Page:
Toronto is known for its many skyscrapers and high-rise buildings, in particular the tallest free-standing structure in the Western Hemisphere, the CN Tower. The city is home to the Toronto Stock Exchange, the headquarters of Canada's five largest banks, the headquarters of many large Canadian and multinational corporations, its economy is diversified with strengths in technology, financial services, life sciences, arts, business services, environmental innovation, food services, tourism. When Europeans first arrived at the site of present-day Toronto, the vicinity was inhabited by the Iroquois, who had displaced the Wyandot people, occupants of the region for centuries before c. 1500. The name Toronto is derived from the Iroquoian word tkaronto, meaning "place where trees stand in the water"; this refers to the northern end of what is now Lake Simcoe, where the Huron had planted tree saplings to corral fish. However, the word "Toronto", meaning "plenty" appears in a 1632 French lexicon of the Huron language, an Iroquoian language.
It appears on French maps referring to various locations, including Georgian Bay, Lake Simcoe, several rivers. A portage route from Lake Ontario to Lake Huron running through this point, known as the Toronto Carrying-Place Trail, led to widespread use of the name. In the 1660s, the Iroquois established two villages within what is today Toronto, Ganatsekwyagon on the banks of the Rouge River and Teiaiagon on the banks of the Humber River. By 1701, the Mississauga had displaced the Iroquois, who abandoned the Toronto area at the end of the Beaver Wars, with most returning to their base in present-day New York. French traders abandoned it in 1759 during the Seven Years' War; the British defeated the French and their indigenous allies in the war, the area became part of the British colony of Quebec in 1763. During the American Revolutionary War, an influx of British settlers came here as United Empire Loyalists fled for the British-controlled lands north of Lake Ontario; the Crown granted them land to compensate for their losses in the Thirteen Colonies.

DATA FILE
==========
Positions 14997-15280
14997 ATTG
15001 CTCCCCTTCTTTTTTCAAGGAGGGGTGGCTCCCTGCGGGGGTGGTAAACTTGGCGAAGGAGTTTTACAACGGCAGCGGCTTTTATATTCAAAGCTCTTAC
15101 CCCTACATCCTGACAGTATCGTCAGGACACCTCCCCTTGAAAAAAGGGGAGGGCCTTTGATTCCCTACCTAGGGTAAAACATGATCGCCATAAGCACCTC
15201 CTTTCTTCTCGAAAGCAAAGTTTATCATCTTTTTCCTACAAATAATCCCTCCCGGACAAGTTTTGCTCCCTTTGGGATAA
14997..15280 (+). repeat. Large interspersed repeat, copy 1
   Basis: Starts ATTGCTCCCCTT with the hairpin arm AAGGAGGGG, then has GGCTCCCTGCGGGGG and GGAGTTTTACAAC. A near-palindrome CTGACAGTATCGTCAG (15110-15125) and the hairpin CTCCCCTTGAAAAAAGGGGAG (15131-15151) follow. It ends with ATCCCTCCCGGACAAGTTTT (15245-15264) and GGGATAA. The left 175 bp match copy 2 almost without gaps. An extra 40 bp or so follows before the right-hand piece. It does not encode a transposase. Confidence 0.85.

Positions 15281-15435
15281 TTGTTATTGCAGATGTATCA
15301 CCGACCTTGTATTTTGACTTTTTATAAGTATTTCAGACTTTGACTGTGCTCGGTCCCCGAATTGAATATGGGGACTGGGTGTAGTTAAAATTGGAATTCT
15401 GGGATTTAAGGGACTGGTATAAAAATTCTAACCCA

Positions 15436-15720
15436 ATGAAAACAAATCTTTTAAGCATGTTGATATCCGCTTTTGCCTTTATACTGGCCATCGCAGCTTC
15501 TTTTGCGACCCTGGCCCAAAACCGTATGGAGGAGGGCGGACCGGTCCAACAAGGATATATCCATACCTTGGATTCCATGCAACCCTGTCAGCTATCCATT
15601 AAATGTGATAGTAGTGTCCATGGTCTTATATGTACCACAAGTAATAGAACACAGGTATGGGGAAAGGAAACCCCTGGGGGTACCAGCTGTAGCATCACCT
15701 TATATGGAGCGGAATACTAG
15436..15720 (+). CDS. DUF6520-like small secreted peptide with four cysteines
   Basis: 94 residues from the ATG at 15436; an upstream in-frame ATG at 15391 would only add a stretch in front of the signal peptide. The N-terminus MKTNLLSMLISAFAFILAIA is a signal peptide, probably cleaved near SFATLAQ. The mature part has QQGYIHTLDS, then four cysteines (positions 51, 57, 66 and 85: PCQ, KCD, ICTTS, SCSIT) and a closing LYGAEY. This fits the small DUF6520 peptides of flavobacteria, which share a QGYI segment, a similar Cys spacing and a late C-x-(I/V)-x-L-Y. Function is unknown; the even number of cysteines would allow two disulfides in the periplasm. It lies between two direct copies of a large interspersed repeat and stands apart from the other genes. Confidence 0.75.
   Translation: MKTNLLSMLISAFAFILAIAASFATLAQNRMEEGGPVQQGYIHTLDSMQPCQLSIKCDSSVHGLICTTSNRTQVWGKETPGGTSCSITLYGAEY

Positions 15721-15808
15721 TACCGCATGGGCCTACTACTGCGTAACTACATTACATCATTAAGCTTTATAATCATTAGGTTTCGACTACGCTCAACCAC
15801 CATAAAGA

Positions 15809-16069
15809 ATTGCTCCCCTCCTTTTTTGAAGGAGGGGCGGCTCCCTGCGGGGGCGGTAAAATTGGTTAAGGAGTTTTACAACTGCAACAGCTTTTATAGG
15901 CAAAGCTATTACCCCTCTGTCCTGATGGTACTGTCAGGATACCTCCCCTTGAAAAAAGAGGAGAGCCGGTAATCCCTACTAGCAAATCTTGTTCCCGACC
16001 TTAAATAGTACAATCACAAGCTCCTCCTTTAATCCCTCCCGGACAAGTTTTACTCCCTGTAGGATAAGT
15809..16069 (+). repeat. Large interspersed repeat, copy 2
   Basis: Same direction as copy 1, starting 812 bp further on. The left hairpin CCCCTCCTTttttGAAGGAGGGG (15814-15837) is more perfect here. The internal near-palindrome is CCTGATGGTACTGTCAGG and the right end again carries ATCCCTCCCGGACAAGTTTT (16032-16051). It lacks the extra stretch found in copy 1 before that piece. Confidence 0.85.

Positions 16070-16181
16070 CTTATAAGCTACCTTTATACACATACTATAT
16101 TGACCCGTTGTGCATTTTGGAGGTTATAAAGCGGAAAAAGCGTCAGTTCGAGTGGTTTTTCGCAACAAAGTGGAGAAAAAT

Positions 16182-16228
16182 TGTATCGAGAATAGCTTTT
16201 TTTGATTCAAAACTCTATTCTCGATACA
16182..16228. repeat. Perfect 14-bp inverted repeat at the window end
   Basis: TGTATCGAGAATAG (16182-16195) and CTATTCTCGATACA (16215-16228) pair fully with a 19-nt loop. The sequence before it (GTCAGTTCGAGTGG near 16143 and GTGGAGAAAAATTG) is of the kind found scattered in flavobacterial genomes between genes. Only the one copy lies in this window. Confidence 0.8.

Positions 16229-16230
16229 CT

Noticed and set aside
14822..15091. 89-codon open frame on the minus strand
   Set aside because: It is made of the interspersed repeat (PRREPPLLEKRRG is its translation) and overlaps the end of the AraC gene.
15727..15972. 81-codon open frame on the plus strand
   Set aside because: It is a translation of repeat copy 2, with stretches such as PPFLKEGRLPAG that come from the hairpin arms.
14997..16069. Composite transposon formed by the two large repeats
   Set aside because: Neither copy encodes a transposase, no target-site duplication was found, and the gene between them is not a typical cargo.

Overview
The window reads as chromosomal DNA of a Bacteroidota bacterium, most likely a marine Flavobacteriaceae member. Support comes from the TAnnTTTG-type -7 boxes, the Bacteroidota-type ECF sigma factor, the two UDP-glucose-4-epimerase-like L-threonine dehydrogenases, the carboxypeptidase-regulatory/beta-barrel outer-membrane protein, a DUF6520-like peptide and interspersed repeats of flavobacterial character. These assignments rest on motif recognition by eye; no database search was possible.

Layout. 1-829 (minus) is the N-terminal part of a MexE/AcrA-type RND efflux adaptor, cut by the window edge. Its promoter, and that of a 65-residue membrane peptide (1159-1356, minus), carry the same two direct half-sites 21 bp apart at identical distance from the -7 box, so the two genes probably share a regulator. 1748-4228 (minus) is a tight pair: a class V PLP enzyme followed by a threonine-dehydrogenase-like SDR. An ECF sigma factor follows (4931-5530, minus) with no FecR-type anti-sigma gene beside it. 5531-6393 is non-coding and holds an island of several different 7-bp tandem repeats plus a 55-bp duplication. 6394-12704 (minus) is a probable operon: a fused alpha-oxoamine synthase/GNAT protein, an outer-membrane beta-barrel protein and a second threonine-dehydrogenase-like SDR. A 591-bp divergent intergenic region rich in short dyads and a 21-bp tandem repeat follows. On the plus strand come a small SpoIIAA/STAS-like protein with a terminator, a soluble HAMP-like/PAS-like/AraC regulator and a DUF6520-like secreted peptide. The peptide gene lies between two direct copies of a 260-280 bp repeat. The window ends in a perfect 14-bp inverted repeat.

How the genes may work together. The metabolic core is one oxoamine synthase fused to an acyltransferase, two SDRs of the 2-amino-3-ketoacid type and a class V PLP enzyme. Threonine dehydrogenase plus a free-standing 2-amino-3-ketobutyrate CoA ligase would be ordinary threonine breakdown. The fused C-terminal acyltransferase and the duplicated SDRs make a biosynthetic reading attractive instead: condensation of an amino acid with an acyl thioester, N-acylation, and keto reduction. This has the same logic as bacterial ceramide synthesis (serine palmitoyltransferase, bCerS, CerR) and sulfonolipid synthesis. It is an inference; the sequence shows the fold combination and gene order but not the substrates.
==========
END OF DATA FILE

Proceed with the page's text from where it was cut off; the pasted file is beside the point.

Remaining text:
The new province of Upper Canada was being needed a capital. In 1787, the British Lord Dorchester arranged for the Toronto Purchase with the Mississauga of the New Credit First Nation, thereby securing more than a quarter of a million acres of land in the Toronto area. Dorchester intended the location to be named Toronto. In 1793, Governor John Graves Simcoe established the town of York on the Toronto Purchase lands, naming it after Prince Frederick, Duke of York and Albany. Simcoe decided to move the Upper Canada capital from Newark to York, believing that the new site would be less vulnerable to attack by the United States; the York garrison was constructed at the entrance of the town's natural harbour, sheltered by a long sand-bar peninsula. The town's settlement formed at the eastern end of the harbour behind the peninsula, near the present-day intersection of Parliament Street and Front Street. In 1813, as part of the War of 1812, the Battle of York ended in the town's capture and plunder by United States forces.
The surrender of the town was negotiated by John Strachan. American soldiers destroyed much of the garrison and set fire to the parliament buildings during their five-day occupation; because of the sacking of York, British troops retaliated in the war with the Burning of Wa